My husband and I devote a lot of energy and emotion these days to separating the junk and the treasures that have made up the tapestry of our life together for 50 years.

It’s an ongoing and overwhelming task, and one that seems never to complete itself to the satisfaction of both parties. That’s a civilized way of admitting that although we both enjoy and cherish many of the same things in our home, sometimes it’s a temptation to dismiss as junk something of one or the other’s treasures.

There’s a certain angst that one or the other of us suppresses, remaining patient, with the hope that the offending item will be packed up and delivered to Second Glance or another local secondhand shop in the city, perhaps to the delight of someone else.

After the death of my husband's father, followed several years later by his mother’s passing, we were called upon by his family to deal with their possessions and dispose of what was left. Both of my husband’s brothers lived afar, one of them even settling abroad. Neither expressed an interest, after taking a cursory inventory, of what remained of their parents’ belongings.

Among some of the more appreciated and useful items of furniture that we chose to keep was a pair of beautiful and huge wooden, reinforced file cabinets, custom-made to his mother’s specifications.

My mother-in-law, whom I loved dearly, was the most organized person I have ever encountered. When her file cabinets joined our family, we found everything meticulously organized. By that time though, most of the contents had been emptied of what was essential in settling her estate. Still, what remained was a copious volume very full, and very, very heavy. It took three strong men and an industrial “dolly” to get the file cabinets into our house where we wanted them.

Each of the matching cabinets measured 4 1/2 feet high and contained four drawers, each 17 inches wide and 30 inches deep. When I tried to help move them into my husband’s office, I was of no use whatsoever; I estimated they weighed tons, so I bowed out.

They proved immensely helpful to my husband as he tended to his mother’s affairs and correspondence. After that, they simply graced his home office where they stood, quietly handsome pieces of "furniture." Years passed as he now and then waded through the remaining nonessentials that rested within.

He dealt with the unhurried task with the top drawers of both first, throwing out reams and reams of paper every so often, making room, little by little, for our own papers. Occasionally, we came across a tender memory saved, like a drawing done by one of the grandchildren, many of whom now have grown children of their own.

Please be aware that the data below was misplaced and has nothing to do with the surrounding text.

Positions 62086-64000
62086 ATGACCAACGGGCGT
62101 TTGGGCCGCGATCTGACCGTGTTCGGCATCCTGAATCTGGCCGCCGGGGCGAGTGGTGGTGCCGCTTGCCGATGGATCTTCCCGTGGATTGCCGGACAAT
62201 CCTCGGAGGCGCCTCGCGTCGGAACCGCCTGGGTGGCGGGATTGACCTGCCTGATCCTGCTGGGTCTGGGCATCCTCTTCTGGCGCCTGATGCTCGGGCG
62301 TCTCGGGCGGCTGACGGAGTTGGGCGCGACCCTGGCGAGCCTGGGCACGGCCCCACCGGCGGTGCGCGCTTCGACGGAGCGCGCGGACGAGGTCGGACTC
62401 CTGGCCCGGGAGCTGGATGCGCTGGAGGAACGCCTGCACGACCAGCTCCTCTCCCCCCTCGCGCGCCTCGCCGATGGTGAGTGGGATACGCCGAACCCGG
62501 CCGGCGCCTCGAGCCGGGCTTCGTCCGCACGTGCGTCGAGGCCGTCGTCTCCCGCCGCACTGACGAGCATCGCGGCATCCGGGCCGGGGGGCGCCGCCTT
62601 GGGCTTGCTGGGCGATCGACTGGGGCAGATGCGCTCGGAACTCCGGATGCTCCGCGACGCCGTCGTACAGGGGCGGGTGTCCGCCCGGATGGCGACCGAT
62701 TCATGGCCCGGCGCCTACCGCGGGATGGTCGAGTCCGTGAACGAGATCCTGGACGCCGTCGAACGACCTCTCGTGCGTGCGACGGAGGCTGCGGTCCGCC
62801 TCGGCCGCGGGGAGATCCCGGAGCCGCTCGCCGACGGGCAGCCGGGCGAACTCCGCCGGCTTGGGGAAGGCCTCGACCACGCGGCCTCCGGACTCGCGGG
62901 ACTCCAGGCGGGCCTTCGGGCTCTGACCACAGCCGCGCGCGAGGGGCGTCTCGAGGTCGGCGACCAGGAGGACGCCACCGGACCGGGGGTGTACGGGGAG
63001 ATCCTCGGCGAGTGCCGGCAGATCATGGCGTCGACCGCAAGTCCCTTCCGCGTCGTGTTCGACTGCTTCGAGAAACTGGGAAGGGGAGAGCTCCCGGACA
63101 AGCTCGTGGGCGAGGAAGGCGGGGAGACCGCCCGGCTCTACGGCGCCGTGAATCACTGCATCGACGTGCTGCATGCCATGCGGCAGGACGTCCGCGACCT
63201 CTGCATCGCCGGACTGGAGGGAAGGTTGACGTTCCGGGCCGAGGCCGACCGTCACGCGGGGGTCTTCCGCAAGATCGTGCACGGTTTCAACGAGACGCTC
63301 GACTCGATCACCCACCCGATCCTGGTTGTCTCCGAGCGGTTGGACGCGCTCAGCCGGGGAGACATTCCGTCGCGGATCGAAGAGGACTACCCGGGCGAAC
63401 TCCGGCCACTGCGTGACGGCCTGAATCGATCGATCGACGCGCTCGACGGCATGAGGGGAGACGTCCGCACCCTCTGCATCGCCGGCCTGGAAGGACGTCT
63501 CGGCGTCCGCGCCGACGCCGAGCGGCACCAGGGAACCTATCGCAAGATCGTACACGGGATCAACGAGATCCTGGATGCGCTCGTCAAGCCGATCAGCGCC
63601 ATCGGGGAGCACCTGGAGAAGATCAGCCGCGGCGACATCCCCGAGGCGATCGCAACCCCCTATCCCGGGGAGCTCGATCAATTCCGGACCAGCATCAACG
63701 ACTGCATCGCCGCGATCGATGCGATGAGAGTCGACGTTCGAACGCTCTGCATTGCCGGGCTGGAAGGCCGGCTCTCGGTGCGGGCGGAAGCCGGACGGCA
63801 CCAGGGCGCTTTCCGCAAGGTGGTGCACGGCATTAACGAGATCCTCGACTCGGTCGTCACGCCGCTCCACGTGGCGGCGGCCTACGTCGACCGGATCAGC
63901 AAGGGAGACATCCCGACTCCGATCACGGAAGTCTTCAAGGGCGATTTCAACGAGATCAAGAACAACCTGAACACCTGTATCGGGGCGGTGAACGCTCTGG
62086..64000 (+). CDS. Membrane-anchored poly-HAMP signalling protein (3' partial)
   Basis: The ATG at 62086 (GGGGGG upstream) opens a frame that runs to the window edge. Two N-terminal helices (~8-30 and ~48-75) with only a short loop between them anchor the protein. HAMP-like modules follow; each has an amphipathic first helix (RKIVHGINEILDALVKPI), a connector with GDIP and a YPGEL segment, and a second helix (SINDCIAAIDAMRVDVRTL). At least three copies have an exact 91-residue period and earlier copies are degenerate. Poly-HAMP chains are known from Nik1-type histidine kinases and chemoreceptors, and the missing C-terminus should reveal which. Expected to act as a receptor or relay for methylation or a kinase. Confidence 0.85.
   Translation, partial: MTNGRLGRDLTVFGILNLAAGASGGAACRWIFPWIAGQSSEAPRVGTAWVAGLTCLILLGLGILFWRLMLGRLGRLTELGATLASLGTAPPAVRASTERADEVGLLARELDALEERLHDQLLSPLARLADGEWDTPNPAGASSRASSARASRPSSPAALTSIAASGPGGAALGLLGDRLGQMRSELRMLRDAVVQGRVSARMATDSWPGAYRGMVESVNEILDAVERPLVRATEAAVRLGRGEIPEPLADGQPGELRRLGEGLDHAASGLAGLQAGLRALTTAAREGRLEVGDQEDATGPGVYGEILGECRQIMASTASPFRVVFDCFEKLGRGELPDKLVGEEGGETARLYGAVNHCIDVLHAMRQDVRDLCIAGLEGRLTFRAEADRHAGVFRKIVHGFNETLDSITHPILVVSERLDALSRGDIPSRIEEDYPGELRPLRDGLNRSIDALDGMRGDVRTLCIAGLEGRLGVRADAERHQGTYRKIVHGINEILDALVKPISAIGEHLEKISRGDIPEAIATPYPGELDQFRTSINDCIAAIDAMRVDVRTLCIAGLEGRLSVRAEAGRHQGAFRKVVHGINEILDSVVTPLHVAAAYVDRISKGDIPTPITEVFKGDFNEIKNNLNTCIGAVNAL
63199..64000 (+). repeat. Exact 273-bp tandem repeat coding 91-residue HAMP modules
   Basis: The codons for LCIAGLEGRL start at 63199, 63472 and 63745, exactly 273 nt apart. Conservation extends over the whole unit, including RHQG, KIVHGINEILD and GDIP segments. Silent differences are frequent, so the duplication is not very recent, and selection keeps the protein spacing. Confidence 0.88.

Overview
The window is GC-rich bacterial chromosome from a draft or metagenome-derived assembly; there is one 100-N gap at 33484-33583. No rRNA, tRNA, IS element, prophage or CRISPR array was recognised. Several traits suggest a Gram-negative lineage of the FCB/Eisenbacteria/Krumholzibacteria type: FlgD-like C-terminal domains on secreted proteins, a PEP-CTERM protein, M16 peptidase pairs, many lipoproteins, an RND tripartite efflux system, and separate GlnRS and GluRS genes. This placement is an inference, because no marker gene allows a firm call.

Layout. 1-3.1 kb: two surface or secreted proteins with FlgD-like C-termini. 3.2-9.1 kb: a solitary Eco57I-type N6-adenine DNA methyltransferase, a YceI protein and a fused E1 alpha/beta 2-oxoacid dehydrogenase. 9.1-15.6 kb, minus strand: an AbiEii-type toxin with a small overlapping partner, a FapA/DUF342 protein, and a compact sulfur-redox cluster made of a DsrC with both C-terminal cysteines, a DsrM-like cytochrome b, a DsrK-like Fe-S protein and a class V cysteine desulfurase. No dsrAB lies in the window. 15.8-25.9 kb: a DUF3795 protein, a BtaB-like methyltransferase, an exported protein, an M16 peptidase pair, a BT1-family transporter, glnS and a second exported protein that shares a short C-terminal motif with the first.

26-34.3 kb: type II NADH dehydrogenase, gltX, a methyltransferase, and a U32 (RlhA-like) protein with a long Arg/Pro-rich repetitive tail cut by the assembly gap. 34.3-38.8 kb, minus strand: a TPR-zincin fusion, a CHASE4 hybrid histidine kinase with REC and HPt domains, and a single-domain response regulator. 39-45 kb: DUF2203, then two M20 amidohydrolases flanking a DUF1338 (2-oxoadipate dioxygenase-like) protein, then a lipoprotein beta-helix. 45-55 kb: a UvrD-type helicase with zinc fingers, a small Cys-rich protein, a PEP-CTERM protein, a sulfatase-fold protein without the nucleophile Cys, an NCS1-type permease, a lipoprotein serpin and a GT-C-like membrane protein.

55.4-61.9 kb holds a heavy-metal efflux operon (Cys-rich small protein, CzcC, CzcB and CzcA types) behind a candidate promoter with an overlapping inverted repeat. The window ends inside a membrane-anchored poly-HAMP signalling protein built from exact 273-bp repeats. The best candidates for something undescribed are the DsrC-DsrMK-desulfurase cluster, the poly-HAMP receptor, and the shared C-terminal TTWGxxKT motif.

This week though, I unearthed a very special photo album that I knew existed somewhere, but had neither been seen or thought of for many years. As we’d emptied, read and disposed of appropriately the files of my in-laws, we had occasionally filed away some long-forgotten things of our own.

At the age of 12 or 13, I had discovered the International Friendship League, an organization that bloomed after World War II and sought to heal the pains and horrors of the generation following the war by making “matches” among young people. The idea was to request pen pals from a huge list of names and countries, engaging in a friendly sharing of ideas and dreams of a world that would be healing for a long time.

I didn’t need to be asked twice to hook up with one. I chose and chose again, until I had letters coming from all over the world. For a year or so, hardly two weeks went by without receiving a letter. How can the internet compare, I wonder, to the thrill of a letter in hand, a photograph of someone holding a cat or dog they loved, a foreign stamp or coin, a postcard of someone’s village, a black-and-white snapshot of someone’s home?

There were girls and (I dared) boys from Nigeria, Turkey, Belgium, Australia, Sweden, Canada and two each from Germany and England. This mad frenzy of communication continued until I was 14 or 15. We were all growing up, and many of the communications dwindled to Christmas or birthday cards.

But several of my 12 or 14 correspondents hung on longer. And one remains even to this day. The contact that I made with Eileen Conlon (Hillier now) was made by crossing a different bridge: the Gloucester Daily Times.

She lived then in Gloucester, England, when she discovered this “other Gloucester” existed. She wrote a short letter addressed to “The editor of the newspaper in Gloucester, Massachusetts, USA,” requesting a “pen pal.” I don’t think I ever asked her if she got responses other than mine, but I was terribly excited, and responded with a letter immediately!

If I recall correctly, we were about 13 at the time. We have corresponded pretty regularly all these years, all through growing up, getting married, children and recently (for her) grandchildren.

She and her husband have a daughter who is a flight attendant, so they have travelled extensively, and not long ago surprised us with a brief and lovely visit during a layover in Boston. Unfortunately, the sun didn’t shine, but I think the warmth we all felt for that short time has sealed us into a friendship that will see us to the end. 

Gloucester resident Susan S. Emerson is a regular Times columnist.